Music dictation

For those of you who don’t know, I spend two days a week teaching children in disadvantaged schools. These are my favourite days of the working week, actually. They are the most exhausting. I come home completely drained – I feel a bit like a wrung-out flannel. But I absolutely love guiding these kids through their music lessons.

Most of these little people I see every week have experience more in their short lives that I have in my much longer one. Some of their stories break my heart, and when I am tired and worn out at the end of the year I come home and weep for them. But I am also amazed by their resilience and their resistance – and encouraged by their laughter and smiles when I see them. They are the best kids in the world, and I am hopeful for every one of them. They are our country’s future, and deserve all the love and compassion and care that teachers give them.

But this is not one of my many rants about how teachers are unsung heroes and are woefully underpaid. Nor is it a rant about arts in schools and how it is dangerously underfunded. It is a post about a new thing I’ve started teaching at one of my schools.

After talking with a wonderful university lecturer just before Christmas, I decided that I would teach the older kids at one school in particular rhythm dictation. For those of you who don’t know what I’m on about, it’s when the teacher claps a particular rhythm, and the listener writes it down using music notation. Writing this post now, I realise that it might sound a bit dry and boring. Actually, it is a bit dry. It’s music theory. But I thought I’d give it a go.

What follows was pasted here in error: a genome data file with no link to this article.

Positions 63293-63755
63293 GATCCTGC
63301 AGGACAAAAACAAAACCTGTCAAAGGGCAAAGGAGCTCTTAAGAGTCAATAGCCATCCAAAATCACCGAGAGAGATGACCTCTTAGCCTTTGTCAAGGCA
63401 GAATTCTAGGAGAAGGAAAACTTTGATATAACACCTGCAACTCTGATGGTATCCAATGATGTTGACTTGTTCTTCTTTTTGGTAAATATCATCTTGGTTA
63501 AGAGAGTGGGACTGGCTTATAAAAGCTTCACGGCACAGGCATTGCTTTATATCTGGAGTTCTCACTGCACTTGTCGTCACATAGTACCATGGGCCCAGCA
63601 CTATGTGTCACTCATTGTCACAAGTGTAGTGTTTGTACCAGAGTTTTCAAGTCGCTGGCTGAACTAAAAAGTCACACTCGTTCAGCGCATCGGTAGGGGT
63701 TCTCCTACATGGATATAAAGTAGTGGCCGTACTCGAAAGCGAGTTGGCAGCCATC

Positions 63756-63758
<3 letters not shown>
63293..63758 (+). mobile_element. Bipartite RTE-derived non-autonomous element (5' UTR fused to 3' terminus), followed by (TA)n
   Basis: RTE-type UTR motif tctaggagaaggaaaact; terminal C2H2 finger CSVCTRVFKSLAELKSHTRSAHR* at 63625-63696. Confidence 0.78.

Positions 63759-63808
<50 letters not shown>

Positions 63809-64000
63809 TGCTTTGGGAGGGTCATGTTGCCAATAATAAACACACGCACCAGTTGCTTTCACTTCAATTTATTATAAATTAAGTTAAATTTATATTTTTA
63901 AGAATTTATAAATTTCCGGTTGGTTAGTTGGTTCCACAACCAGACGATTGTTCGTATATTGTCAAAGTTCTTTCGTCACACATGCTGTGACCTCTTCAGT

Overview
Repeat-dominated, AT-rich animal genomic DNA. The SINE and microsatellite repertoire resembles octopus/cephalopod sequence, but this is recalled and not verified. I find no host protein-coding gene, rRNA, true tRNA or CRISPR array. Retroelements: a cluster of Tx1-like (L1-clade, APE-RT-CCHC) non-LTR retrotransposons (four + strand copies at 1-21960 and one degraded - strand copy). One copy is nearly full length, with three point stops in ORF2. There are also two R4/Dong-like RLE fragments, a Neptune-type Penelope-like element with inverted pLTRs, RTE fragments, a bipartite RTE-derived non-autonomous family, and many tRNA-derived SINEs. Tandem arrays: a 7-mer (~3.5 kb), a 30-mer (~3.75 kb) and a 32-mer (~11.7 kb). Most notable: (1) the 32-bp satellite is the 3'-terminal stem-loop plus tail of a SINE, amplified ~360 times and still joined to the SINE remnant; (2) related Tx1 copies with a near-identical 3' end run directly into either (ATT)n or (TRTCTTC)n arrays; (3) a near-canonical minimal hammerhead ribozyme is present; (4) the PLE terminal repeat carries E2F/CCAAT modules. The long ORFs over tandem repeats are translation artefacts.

And who would have thought? I tried it on three groups of thirty children. And they LOVE it. Not a bit – but a whole lot. I did it again yesterday using crotchets, quavers and rests. And every child gave it a red-hot go – and without exaggerating, nearly all of them got it right. Kids who can’t really spell could write correctly what I clapped at them. Kids who really struggle with conventional learning were achieving. There where whoops of joy as I gave the answer to each little dictation. The only problem I had was regular complaints from these little people that there were no semiquavers being used. The three class teachers who I asked to revise it in their class over the week all did it – in fact one teacher does it a number of times during the day to begin new lessons (like an art lesson, or a maths lesson), because the kids like it so much.

It was a lesson to me to not presume that children would like something because I don’t. Or because other teachers tell me it’s boring. Or people tell me that ‘kids like that won’t respond to that sort of teaching’.

Roll on next week. I shall include semiquavers!